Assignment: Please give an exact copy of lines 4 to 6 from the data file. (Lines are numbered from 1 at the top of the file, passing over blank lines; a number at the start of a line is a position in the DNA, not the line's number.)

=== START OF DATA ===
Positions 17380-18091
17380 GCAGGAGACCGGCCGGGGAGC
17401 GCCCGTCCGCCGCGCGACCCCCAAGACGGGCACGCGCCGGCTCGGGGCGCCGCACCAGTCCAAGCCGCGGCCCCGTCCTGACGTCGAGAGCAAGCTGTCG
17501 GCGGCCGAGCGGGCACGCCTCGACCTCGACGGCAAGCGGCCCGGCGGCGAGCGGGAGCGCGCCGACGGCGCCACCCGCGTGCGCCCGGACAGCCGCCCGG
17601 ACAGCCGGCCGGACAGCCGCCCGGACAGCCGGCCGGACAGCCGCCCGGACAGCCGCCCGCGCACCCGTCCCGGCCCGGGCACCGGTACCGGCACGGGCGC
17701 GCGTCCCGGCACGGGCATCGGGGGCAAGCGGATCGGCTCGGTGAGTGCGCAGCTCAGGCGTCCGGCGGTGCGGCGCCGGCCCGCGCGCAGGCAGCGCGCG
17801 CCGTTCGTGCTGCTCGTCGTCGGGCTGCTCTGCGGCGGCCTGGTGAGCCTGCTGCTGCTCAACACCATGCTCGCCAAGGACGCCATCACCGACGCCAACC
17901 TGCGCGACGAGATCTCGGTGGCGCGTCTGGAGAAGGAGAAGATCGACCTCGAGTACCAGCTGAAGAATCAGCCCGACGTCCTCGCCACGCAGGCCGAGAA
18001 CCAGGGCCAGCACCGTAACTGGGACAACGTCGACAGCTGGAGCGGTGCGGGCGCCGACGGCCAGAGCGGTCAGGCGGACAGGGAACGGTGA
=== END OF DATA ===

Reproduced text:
17501 GCGGCCGAGCGGGCACGCCTCGACCTCGACGGCAAGCGGCCCGGCGGCGAGCGGGAGCGCGCCGACGGCGCCACCCGCGTGCGCCCGGACAGCCGCCCGG
17601 ACAGCCGGCCGGACAGCCGCCCGGACAGCCGGCCGGACAGCCGCCCGGACAGCCGCCCGCGCACCCGTCCCGGCCCGGGCACCGGTACCGGCACGGGCGC
17701 GCGTCCCGGCACGGGCATCGGGGGCAAGCGGATCGGCTCGGTGAGTGCGCAGCTCAGGCGTCCGGCGGTGCGGCGCCGGCCCGCGCGCAGGCAGCGCGCG